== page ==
Uchimura, a man who has 19 world championship and five Olympic medals – 11 of them gold – has made it very clear at this Games that the team title was the one big fish he was desperate to land. His team had started poorly on the pommel; but while they quickly regrouped, it was the home nation who began to steal the show. From the moment that Alex Zanetti took to the rings – on which he had won his country’s only Olympic medal four years ago – there was an ebullience about the Brazilian performances that was perfectly captured by Sergio Sasaki’s triple somersault on the vault. The young team members beamed with delight and punched the air like members of The Breakfast Club as they made their way around the apparatuses, and two-thirds of the way round, Mariano and Barretto’s contributions on high bar had Brazil in a highly creditable fourth.

If they had the energy and momentum, Britain seemed at times almost introspective. By this stage, a huge burden rested on Wilson’s difficult high bar routine to keep them in contention – and Wilson, who had also scored highly on rings, delivered a powerhouse performance for a 15.666 score.

By the penultimate rotation, with only three points separating the top five teams, the atmosphere was electric. Uchimura performed a high bar routine so sinuous he looked as if he were made not of flesh and blood but some futuristic form of graphene. And when the immensely popular local hero Diego Hypolito took to the floor – his sister also competes for Brazil – his every pass was greeted with a deafening cheer.

There was eventual heartbreak for USA, and especially for Danell Leyva, who along with returning team members Sam Mikulak and Jacob Dalton had finished a disappointing fifth in London four years ago. Here, they were redeeming a terrible start on floor and pommel, their supporters finding their voice as their team regained ground with some stunning vaults and parallel bar performances. By the time they reached their final apparatus, on high bar, they were only 0.01 points behind Great Britain, and they were pumped. The rest of the team jumped up and down in excitement as their high bar specialist Leyva performed his tricksy routine, only to see him fall to the ground with only a few skills left to go. He remained stock still, kneeling on the mat and looking at the ground, for a long time, before remounting.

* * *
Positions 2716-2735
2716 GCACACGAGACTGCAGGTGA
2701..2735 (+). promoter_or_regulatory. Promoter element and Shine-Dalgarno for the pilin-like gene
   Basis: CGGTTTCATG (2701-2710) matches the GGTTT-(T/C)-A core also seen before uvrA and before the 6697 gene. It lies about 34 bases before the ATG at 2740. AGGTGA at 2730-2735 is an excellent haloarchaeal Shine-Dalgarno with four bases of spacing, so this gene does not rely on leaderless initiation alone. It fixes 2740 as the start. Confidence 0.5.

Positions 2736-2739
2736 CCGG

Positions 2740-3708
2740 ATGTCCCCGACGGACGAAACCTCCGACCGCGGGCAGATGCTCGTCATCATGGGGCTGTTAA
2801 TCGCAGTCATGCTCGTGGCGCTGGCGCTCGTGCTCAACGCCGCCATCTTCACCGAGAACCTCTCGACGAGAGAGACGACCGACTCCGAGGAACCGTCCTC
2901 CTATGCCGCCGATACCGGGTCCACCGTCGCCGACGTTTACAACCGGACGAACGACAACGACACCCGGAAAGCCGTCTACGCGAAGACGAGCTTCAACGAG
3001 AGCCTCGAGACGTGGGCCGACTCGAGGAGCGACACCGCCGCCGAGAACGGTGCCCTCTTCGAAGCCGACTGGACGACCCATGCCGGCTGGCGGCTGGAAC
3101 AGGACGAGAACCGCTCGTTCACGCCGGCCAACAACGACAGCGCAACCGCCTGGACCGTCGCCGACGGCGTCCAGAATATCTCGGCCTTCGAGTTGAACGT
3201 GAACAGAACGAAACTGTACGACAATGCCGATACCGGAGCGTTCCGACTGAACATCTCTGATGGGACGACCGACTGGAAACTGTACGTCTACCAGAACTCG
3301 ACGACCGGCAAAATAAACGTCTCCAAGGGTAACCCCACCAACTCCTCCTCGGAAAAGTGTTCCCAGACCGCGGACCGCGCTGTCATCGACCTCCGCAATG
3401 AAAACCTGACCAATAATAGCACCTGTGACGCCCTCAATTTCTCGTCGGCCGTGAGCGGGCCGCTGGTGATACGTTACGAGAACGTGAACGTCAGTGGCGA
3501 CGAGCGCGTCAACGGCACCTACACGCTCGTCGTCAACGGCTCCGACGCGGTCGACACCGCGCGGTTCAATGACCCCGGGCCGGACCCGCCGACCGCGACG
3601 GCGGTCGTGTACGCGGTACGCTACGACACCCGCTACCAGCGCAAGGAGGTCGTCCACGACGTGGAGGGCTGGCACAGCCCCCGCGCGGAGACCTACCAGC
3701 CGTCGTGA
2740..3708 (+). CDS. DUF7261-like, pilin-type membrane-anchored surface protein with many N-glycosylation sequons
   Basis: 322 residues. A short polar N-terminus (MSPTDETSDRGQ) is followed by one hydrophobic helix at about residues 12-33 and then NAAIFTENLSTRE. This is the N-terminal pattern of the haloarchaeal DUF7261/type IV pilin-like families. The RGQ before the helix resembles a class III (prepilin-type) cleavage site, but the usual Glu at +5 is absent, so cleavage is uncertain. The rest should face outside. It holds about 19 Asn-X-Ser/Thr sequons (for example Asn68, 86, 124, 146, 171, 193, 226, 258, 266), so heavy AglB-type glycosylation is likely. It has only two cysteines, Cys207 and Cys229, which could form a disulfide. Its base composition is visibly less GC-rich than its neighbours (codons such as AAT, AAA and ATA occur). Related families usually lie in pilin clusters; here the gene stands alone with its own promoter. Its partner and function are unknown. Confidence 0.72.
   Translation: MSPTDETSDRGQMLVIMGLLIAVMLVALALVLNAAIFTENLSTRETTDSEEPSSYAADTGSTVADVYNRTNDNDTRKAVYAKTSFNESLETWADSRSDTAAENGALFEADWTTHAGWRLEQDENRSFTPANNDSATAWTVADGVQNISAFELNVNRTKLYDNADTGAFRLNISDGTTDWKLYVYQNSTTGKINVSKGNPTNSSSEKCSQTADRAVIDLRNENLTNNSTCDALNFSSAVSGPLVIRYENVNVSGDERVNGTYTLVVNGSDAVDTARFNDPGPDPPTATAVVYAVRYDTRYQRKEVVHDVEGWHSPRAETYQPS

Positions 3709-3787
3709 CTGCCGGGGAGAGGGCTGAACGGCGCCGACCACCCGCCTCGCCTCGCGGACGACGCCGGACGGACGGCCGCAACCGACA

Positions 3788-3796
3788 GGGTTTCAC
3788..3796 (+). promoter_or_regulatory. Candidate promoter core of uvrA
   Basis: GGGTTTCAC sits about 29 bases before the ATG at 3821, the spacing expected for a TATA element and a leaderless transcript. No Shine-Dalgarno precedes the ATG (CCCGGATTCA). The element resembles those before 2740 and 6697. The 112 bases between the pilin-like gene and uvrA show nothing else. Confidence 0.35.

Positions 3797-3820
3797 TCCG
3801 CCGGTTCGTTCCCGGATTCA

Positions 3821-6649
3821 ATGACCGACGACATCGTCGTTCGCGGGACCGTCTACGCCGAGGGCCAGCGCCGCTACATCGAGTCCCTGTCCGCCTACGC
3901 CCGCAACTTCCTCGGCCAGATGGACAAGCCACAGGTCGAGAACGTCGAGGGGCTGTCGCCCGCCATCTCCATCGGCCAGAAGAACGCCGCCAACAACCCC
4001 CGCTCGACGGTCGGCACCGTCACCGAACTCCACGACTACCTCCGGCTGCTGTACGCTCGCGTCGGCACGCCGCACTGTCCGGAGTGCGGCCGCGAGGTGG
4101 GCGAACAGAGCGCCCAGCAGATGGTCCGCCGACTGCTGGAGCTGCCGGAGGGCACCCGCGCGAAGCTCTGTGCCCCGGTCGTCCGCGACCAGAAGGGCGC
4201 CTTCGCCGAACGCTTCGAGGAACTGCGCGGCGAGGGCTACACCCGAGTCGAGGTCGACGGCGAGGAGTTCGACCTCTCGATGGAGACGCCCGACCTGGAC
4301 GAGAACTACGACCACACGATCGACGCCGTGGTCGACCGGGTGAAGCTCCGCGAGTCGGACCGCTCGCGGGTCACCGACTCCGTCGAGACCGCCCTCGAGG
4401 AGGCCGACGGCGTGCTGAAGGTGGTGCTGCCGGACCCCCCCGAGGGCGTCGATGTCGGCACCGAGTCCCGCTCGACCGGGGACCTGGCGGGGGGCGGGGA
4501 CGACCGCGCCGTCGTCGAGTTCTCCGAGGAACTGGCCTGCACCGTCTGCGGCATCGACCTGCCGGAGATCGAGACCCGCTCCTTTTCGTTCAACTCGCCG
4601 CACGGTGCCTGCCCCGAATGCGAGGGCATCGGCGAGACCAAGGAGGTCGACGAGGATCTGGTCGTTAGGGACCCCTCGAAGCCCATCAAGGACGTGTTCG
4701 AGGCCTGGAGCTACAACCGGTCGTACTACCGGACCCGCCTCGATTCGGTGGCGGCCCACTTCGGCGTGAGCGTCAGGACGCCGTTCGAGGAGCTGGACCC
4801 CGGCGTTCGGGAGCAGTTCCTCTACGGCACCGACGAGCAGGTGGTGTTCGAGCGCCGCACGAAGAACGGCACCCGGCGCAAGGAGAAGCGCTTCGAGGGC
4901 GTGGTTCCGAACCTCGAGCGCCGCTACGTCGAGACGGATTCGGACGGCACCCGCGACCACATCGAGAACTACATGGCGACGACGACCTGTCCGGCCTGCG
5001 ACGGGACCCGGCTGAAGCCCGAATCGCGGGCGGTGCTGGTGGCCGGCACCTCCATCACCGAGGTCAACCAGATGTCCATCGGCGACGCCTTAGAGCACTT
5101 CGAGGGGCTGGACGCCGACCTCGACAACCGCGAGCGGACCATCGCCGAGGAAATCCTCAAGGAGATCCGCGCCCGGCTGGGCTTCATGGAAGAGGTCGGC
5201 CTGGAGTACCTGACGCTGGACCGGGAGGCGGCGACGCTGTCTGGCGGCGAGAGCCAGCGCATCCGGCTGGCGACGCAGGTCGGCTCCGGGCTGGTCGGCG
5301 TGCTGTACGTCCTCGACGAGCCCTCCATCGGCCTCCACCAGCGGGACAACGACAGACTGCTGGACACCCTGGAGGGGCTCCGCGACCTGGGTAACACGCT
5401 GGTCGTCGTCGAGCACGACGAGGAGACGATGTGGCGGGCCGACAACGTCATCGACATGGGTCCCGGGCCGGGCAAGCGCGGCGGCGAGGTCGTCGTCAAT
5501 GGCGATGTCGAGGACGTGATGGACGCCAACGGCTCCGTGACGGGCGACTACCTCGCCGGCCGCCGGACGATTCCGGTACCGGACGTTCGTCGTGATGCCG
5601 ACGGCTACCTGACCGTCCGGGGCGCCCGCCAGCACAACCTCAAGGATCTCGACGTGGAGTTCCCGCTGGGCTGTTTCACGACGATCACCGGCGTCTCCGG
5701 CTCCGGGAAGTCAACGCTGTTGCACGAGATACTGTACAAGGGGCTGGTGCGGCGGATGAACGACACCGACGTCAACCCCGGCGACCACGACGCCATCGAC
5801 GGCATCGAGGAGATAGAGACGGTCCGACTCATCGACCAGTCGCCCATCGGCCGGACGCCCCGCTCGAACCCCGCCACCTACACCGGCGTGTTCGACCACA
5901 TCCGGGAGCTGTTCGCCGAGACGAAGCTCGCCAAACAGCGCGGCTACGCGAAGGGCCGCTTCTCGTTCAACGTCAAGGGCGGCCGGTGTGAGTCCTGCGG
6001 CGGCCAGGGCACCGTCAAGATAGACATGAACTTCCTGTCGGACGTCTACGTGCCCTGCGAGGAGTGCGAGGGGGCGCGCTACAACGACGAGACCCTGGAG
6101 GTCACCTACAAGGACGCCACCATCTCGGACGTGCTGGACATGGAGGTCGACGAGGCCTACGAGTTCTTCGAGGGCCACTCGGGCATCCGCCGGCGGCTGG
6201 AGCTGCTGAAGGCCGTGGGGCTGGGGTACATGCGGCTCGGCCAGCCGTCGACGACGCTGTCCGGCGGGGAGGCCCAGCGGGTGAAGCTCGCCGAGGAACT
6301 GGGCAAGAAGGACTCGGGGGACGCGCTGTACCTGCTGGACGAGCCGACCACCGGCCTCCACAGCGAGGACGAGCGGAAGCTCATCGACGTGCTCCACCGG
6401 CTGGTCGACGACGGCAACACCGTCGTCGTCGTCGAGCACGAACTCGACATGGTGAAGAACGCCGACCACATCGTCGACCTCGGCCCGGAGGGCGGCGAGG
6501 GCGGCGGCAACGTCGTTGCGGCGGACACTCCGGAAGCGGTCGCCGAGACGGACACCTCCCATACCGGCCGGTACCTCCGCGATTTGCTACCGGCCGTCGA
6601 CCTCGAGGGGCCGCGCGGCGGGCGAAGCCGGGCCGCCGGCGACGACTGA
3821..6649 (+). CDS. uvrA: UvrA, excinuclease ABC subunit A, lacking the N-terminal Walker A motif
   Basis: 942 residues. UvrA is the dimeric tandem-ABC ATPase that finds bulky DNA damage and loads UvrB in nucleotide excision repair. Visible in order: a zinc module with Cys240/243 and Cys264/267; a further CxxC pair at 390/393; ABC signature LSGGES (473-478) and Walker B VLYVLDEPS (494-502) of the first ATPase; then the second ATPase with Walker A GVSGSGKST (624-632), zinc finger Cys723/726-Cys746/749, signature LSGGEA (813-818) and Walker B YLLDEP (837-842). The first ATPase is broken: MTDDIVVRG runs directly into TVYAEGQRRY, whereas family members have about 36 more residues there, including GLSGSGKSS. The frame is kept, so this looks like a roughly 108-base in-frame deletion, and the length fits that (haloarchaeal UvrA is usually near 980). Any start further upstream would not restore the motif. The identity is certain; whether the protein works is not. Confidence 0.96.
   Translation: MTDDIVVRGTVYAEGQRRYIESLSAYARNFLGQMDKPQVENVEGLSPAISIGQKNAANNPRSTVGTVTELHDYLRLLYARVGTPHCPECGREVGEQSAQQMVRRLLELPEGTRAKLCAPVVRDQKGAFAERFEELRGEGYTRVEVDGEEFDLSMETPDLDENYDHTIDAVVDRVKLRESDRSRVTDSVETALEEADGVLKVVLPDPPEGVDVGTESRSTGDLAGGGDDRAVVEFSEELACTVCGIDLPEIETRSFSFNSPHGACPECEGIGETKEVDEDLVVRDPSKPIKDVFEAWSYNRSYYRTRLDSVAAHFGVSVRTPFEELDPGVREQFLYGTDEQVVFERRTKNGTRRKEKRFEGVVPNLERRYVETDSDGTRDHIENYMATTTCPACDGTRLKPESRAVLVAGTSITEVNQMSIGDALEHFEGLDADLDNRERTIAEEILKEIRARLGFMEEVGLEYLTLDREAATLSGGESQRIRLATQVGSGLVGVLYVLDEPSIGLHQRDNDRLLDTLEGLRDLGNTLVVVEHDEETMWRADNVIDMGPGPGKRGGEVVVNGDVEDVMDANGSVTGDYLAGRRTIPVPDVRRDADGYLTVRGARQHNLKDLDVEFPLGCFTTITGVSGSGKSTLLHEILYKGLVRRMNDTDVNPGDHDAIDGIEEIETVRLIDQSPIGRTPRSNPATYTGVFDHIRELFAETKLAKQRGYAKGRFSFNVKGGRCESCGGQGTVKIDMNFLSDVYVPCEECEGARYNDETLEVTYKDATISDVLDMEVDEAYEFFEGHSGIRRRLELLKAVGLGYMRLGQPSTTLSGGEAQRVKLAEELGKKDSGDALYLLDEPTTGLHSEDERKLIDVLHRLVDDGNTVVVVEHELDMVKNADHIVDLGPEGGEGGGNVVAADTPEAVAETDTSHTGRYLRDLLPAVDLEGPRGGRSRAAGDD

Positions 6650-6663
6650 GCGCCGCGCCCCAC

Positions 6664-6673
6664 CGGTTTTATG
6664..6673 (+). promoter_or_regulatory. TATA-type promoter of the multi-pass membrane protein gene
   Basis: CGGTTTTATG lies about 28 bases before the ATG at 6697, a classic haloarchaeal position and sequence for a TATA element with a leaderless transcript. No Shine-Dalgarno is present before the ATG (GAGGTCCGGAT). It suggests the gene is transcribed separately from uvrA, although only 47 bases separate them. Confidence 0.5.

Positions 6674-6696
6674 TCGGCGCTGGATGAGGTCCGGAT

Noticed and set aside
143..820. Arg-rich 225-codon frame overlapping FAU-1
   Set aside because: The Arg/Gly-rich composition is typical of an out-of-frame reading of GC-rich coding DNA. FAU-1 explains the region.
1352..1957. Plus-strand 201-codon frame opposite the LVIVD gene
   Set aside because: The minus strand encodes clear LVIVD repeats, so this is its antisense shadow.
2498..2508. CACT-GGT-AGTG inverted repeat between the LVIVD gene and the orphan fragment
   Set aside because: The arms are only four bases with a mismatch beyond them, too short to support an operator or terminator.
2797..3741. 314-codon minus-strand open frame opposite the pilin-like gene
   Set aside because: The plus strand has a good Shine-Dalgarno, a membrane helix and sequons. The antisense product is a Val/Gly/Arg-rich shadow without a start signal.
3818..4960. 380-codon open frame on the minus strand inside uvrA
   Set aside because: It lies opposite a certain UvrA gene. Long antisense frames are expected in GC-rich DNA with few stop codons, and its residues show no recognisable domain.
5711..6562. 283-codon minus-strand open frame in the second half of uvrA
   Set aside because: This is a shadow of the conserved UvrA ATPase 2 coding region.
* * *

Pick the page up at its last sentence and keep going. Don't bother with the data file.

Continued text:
China, meanwhile, had looked glum for much of the competition. After a strong routine on rings by You Hao, he over-rotated on his dismount and was penalised for a huge stagger as he landed. An inquiry was rejected and after the fourth rotation, the defending Olympic champions were in fifth place. “China, where are you?” called out a stadium announcer trying to gee up the crowd. There was only silence in response. Such is their depth of talent that they still managed to finish with bronze.

For Britain, there is still time to make up for disappointment in the individual medal categories. “We gave everything we had,” said the team captain, Kristian Thomas. “We came up just short today. But that’s sport, that’s gymnastics, it’s important that we reflect on our performance, just realise that we did everything we possibly could to be in this position.”